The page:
If you have already opened a Help to Buy ISA, maximise the benefit by saving the full amount into it each year. The bonus will help towards your house costs. If you haven’t got a Help to Buy ISA, you might want to consider a Lifetime ISA which adds up to £1,000 in bonus payments if you save the maximum £4,000 each tax year. These ISAs often charge a fee if you withdraw the funds early so only save what you can comfortably afford into these accounts.
This is a good way to quickly increase your house deposit or save for the additional fees when buying a house. If you earn a yearly bonus or monthly commission, consider putting these funds straight into a savings account. You will soon get used to living without the extra cash and it will become a habit to save this money. Gifted money from friends or family is also a good way to add to your savings – of course, you should treat yourself if you want to! But otherwise, even a few hundred pounds can cover the costs of your surveyor’s fee, for example.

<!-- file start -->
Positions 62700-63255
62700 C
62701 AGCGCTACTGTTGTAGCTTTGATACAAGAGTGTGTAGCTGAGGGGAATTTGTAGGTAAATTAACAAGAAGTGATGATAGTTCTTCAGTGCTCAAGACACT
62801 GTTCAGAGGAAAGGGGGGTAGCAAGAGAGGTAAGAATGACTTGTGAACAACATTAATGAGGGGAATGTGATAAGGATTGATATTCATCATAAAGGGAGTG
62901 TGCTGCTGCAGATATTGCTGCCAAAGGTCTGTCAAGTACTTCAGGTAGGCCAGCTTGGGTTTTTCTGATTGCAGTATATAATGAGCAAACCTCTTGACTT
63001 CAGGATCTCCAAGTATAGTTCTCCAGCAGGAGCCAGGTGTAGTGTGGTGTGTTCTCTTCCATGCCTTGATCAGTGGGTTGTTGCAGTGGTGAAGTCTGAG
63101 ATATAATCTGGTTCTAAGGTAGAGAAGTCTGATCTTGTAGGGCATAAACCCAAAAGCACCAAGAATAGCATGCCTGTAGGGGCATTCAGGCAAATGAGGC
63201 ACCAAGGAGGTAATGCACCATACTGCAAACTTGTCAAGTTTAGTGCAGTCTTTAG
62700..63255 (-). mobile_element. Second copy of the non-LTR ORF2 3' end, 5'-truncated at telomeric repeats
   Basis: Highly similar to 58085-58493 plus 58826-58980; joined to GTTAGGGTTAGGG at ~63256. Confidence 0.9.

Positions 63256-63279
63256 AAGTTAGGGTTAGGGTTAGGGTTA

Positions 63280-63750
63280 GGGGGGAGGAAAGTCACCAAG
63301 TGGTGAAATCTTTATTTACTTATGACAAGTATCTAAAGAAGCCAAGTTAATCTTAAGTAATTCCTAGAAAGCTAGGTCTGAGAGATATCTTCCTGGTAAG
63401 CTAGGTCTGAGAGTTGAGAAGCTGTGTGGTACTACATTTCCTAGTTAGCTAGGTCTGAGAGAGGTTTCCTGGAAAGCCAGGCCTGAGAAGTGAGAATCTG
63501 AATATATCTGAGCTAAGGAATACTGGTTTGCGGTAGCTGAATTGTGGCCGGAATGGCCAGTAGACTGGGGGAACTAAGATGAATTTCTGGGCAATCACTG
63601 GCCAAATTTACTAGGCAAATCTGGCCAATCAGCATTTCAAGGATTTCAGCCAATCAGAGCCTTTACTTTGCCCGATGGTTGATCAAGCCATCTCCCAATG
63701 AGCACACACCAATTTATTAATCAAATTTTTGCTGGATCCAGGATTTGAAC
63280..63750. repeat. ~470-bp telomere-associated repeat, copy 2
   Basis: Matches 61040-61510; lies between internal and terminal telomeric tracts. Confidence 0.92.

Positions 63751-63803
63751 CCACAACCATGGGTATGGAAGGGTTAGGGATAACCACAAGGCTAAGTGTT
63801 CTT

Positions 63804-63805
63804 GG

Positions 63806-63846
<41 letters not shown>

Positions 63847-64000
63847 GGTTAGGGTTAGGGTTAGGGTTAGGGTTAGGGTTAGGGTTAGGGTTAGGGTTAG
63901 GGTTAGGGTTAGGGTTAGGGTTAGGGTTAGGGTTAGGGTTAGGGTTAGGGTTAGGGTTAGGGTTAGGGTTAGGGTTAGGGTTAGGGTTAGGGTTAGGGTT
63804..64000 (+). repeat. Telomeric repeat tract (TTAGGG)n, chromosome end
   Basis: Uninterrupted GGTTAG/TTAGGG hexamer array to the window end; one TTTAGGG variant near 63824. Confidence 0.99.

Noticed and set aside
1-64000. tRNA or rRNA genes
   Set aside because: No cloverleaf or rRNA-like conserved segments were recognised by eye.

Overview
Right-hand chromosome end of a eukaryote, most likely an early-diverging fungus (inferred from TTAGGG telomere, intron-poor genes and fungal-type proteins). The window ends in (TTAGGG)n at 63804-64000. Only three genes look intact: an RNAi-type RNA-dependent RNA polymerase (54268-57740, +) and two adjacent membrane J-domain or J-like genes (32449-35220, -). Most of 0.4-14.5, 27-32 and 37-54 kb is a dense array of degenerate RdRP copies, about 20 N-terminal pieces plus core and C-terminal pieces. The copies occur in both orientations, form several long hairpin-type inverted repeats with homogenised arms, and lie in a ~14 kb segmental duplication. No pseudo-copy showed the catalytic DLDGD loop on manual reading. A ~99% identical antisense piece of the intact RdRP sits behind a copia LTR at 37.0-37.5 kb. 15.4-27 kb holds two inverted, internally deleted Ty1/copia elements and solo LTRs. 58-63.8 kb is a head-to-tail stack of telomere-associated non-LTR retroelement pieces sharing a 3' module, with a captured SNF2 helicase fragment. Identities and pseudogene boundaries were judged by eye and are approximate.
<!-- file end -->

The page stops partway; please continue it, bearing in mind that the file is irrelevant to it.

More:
Buying a house is no easy feat and there is no shame in taking your time to do it. Once you have a house, you’ll have mortgage repayments to keep up with, so if you want to go travelling or enjoy your life a little more first then no one will blame you for doing so. What’s important to remember is that any property you own is a financial asset and your mortgage repayments increase your equity holding in that property. If you start with a £20,000 deposit, then after a couple of years you’ll likely double that amount. It means you can potentially buy a bigger house, or even re-mortgage to renovate the current house you’re in.
Being a first time buyer is not without its challenges, but you are also in a good position as mortgage lenders are keen to get you on board and you are a chain-free buyer which means the process for the seller is quicker (and usually less stressful). Take the time you need to save and don’t rush the house hunting. While an impressive achievement, mortgages are almost life-long commitments, and you don’t want to spend the rest of your life worrying about meeting your repayments.